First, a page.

Can antibodies protect you from catching COVID-19 again?
Emma Keeling


Millions of people have contracted COVID-19 during the pandemic – and scientists are now trying to work out if that will help to make humans immune from catching the virus in the future.

A Singapore study tested SARS patients 17 years after they were originally infected, which is helping scientists to understand more about lasting immunity to SARS-like viruses – including SARS-CoV-2, which causes the disease COVID-19.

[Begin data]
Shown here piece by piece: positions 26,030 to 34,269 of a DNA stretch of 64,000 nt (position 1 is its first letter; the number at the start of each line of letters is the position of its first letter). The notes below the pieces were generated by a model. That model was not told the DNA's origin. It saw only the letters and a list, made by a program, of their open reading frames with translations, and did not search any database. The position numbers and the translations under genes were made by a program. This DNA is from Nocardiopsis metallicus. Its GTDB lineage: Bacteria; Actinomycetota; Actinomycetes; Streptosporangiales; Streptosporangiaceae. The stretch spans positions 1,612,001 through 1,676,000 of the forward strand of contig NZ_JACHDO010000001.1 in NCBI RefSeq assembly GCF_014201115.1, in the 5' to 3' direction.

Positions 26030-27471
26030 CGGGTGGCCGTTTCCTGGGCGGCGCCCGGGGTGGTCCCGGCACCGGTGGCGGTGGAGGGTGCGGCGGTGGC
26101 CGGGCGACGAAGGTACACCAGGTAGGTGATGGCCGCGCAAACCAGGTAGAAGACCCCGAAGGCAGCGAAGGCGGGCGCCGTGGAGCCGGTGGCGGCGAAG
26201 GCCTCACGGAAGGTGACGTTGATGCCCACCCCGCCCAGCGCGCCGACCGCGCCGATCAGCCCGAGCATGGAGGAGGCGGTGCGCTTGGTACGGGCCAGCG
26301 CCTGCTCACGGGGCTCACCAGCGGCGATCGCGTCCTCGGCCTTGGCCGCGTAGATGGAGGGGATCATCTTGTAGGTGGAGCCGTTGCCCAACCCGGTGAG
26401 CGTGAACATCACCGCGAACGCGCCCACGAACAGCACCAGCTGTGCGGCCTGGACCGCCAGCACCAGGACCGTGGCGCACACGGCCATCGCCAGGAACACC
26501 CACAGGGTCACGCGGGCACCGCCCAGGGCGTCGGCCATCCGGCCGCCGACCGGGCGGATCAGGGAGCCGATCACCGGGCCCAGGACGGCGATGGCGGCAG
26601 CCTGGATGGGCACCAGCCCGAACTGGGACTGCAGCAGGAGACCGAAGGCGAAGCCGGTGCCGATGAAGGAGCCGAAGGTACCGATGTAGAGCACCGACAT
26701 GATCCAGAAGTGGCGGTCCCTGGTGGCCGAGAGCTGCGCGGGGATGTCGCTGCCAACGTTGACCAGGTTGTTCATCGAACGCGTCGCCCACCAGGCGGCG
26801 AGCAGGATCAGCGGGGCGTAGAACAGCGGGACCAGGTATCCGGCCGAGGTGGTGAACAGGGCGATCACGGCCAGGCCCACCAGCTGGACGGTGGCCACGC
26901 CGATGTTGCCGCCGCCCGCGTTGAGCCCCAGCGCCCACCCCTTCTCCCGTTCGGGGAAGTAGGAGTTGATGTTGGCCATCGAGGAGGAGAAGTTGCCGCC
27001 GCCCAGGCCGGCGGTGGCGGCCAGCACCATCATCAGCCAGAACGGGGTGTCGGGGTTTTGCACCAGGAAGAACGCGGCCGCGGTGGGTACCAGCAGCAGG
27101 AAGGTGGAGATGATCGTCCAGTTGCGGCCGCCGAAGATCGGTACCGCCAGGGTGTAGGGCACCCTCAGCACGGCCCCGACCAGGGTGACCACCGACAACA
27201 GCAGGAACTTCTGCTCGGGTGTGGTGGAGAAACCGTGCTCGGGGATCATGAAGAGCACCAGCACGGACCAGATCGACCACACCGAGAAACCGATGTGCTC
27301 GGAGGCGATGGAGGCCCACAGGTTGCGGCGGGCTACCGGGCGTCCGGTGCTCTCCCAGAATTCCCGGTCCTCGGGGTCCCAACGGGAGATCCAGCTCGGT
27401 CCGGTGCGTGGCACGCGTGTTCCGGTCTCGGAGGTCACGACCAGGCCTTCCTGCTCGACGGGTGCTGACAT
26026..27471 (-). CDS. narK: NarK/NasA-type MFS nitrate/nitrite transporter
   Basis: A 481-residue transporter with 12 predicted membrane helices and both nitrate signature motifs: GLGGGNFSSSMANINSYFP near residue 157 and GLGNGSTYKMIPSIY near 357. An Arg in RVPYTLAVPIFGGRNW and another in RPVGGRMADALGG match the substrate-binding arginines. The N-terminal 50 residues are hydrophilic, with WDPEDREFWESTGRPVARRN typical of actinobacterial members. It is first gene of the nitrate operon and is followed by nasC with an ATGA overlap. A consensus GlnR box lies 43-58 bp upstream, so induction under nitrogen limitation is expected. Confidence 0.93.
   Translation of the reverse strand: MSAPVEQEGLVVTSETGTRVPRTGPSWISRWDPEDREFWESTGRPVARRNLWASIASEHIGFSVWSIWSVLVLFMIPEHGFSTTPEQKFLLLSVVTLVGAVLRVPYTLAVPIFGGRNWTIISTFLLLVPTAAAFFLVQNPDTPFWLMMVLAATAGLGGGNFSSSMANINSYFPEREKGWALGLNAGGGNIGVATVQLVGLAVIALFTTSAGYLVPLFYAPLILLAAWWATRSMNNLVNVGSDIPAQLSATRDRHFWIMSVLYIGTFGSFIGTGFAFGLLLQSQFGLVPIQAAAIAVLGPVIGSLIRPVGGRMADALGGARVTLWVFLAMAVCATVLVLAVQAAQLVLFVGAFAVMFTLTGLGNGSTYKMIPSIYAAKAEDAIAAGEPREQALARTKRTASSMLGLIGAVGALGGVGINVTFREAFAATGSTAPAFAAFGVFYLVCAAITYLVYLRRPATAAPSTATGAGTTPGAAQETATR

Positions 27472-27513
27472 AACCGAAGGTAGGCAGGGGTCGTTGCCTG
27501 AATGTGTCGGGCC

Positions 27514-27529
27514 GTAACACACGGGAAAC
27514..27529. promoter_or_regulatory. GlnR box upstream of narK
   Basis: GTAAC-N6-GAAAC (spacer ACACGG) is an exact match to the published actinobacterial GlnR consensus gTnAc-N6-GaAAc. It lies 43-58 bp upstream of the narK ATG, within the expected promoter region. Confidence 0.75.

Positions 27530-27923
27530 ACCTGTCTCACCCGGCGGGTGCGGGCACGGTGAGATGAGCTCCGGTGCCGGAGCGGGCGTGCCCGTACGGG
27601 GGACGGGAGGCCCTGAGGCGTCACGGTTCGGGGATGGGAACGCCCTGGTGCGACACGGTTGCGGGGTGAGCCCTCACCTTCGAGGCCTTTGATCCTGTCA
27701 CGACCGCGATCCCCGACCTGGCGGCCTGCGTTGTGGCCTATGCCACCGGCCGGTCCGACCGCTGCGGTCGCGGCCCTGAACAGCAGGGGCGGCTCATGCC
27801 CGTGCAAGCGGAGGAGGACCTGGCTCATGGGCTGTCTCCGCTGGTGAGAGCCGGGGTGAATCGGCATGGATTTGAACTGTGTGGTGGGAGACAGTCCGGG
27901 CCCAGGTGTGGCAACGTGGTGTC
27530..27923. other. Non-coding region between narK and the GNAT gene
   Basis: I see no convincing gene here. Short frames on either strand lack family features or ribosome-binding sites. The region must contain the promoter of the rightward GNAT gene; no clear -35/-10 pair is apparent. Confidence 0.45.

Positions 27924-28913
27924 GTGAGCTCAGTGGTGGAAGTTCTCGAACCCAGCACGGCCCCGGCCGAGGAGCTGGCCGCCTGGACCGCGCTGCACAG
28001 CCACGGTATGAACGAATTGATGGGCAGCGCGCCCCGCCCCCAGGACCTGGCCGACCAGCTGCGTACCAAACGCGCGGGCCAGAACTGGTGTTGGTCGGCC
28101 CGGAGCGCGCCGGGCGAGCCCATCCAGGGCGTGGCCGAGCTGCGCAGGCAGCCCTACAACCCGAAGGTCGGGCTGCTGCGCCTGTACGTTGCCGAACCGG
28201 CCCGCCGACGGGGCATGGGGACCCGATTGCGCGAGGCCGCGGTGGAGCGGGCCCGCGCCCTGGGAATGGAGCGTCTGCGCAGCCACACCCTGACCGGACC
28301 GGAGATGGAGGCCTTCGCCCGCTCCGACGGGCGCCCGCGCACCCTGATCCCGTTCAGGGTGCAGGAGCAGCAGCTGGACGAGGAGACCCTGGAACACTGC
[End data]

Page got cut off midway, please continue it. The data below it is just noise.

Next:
Scientists are hoping that their research will find that the body produces antibodies and T-cells after coming into contact with COVID-19, which could protect humans from reinfection for months or even years.

T-cells are a type of white blood cell that have the ability to detect and destroy virus-infected cells. The T-cells also store a memory of the infection, which means they can react quickly if the body is reinfected.

Researchers working on the Singapore study looked at COVID-19 patients and surviving SARS patients and found the T-cell response was just as strong in both groups. It's hoped this discovery will help develop better vaccines.

This is encouraging news after a Spanish study revealed patients suffering mild COVID-19 symptoms may only carry protective antibodies for weeks.